Following a coordinated advocacy campaign by FDI and its World Health Professions Alliance (WHPA) partners, oral diseases were officially included in a recent United Nations Declaration on Noncommunicable Diseases (NCDs). The declaration arose from the UN General Assembly’s special high-level meeting focusing on NCDs, held in September in New York.
Article 19 of the UN declaration now recognizes that “renal, oral and eye diseases pose a major health burden for many countries and that these diseases share common risk factors and can benefit from common responses to non-communicable diseases.”
In the months leading up to the UN meetings, the WHPA outlined how NCDs could be more effectively addressed through a holistic approach that targets common risk factors and the social determinants of health. Presenting on behalf of the WHPA at UN headquarters in June, Dr. Jean-Luc Eiselé, FDI’s executive director, stressed how oral conditions like tooth decay, periodontal disease and oral cancer share common risk factors with NCDs, such as a poor diet with high sugar consumption, tobacco use and alcohol abuse.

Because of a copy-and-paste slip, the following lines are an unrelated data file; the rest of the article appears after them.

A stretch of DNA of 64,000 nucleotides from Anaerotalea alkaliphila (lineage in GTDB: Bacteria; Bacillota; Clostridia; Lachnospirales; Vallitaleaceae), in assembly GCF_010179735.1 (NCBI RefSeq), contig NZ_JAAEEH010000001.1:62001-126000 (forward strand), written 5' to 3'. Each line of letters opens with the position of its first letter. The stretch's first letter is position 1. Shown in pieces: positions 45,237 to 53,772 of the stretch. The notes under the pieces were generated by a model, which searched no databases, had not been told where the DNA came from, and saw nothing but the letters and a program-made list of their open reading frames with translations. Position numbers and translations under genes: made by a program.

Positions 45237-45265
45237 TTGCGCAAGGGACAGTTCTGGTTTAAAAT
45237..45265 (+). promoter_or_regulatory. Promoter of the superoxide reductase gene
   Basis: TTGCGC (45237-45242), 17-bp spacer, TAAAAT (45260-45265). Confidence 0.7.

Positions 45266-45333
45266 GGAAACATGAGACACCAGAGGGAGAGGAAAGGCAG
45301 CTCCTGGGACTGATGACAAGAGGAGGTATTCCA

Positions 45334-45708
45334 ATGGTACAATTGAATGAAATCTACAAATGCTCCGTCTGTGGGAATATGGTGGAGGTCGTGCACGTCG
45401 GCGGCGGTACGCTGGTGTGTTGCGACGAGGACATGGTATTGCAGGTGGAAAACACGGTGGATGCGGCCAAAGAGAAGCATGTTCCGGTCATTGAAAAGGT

The president of Tanzania, J. M. Kikwete, spearheaded the use of language that included “oral” in the UN declaration. He and his government hosted a side-event on oral health and NCDs held during the UN high-level meeting in New York. This event was co-sponsored by the Governments of Australia and Sweden with the support of the World Health Organization. Helen Clark, the former prime minister of New Zealand and current administrator for the United Nations Development Program, spoke at the event: “We need integrated approaches to disease prevention and health promotion which include tackling poverty, inequality, tobacco and alcohol…A focus on oral health in overall primary health care will not only help improve oral health itself, but will also reduce the rate of cardiovascular diseases, cancer, chronic respiratory diseases, and diabetes.”
The WHPA consists of FDI, the International Council of Nurses, the International Pharmaceutical Federation, the World Confederation for Physical Therapy and the World Medical Association. It represents more than 26 million health professionals in 130 countries.